The Delahaye automobile manufacturing company was started by Emile Delahaye in 1894, in Tours, France. In 1901, the Societe des Automobiles Delahaye constructed a factory in Paris, where they continued to manufacture automobiles and trucks. In 1908, the began producing four cylinder engines, in sizes of 1.4 and 2.1 liters, as well as a 2.6-liter V6. As well, they licensed their designs to manufactures in the United States and Germany. By the end of WWI, their major income was from their truck business.
In 1934 they introduced the 12cv automobile model, with a 2.15 liter four-cylinder engine, and the 18cv automobile model powered by a 3.2-liter six, both engines derived from their successful truck engines. In 1935 the introduction of the Coupes des Alpes and the model 135 automobiles brought success to their automotive business as well, while the truck business continued to thrive.
After concentrating on the production of trucks during WW II, Delahaye were quickly back to car production in 1946, and between 1946 and 1950, the Type 135 won several races such as the GP de Frontieres and the Comminges GP.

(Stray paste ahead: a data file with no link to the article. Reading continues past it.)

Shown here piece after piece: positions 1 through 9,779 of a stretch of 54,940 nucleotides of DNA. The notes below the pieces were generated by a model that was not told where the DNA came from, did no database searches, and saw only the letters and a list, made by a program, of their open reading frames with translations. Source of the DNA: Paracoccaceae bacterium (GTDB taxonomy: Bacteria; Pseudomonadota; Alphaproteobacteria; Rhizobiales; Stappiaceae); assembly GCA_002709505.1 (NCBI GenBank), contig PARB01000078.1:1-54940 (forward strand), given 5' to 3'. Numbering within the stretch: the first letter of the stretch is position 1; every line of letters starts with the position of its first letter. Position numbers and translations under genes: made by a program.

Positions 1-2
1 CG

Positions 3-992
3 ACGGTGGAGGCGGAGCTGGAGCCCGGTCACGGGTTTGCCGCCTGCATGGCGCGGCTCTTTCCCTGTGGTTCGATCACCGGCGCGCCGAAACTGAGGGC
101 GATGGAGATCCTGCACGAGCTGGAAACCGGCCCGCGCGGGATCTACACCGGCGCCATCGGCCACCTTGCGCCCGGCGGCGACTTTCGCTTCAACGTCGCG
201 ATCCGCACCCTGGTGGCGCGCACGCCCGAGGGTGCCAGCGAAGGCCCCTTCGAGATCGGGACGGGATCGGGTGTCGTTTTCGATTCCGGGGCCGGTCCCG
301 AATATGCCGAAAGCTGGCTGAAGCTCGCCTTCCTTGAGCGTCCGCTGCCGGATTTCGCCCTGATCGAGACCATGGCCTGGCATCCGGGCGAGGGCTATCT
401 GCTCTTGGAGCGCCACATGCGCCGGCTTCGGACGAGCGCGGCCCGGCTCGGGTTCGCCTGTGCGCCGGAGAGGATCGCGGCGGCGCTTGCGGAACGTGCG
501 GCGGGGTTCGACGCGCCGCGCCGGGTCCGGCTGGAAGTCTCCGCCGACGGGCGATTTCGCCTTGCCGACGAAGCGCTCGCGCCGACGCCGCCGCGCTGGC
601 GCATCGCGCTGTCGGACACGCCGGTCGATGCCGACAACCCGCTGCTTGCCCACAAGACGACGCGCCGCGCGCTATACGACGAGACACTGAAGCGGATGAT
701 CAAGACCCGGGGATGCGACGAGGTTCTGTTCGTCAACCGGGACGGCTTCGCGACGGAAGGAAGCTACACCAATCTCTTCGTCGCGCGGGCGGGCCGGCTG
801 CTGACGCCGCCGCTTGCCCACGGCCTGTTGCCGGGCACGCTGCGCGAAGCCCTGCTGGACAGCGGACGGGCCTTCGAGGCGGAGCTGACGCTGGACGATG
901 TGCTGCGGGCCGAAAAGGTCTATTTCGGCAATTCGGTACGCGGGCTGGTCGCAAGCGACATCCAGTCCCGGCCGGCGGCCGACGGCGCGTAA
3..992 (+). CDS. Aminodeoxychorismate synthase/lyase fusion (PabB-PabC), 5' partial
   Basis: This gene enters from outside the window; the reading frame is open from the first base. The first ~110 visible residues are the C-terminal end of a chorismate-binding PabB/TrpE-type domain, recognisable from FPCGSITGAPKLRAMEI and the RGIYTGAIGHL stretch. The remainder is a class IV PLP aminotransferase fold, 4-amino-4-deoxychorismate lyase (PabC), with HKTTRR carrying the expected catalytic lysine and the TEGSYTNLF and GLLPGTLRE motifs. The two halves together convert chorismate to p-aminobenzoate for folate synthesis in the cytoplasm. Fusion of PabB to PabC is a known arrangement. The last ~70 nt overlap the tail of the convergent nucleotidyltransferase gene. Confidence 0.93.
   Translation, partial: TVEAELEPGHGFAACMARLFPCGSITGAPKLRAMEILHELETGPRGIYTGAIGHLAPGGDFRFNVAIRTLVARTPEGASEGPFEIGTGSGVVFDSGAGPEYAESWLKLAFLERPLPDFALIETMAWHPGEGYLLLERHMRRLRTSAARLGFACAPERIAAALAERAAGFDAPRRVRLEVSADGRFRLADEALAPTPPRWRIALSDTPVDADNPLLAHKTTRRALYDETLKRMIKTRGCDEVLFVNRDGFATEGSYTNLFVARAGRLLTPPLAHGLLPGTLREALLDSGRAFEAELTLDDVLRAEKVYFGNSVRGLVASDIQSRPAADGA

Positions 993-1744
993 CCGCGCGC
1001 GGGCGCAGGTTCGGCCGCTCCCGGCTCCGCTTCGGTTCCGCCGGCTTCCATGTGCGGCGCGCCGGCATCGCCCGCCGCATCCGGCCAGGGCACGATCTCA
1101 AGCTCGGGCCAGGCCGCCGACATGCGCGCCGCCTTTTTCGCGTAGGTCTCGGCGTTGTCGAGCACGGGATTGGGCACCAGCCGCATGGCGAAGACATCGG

In 1947, new cars were factory-styled by Philippe Charbonneaux. The Type 175 featured a seven, instead of the traditional four, main-bearing engine; this being a big, 4.5 liter six-cylinder. A de Dion back axle was featured and this was the first Delahaye with left-hand drive. This example is one of only 10 cars built with the left-hand drive.
These cars were essentially hand built.
In 1948 the 4.5-liter model 175 was introduced.
This 175S incorporated the Henri Dubonnet engineered suspension and featured a more powerful, 190HP, engine. Coachwork is by Carrosserie Henri Chapron of Paris, an elegant French coachwork company. This is one of only 10 left-hand drive 175S's built in hopes of entering the US market. It 1954, Delahaye was taken over by Hotchkiss, who shut down automobile production, dropped the Delahaye name, and closed this famous chapter of automotive history.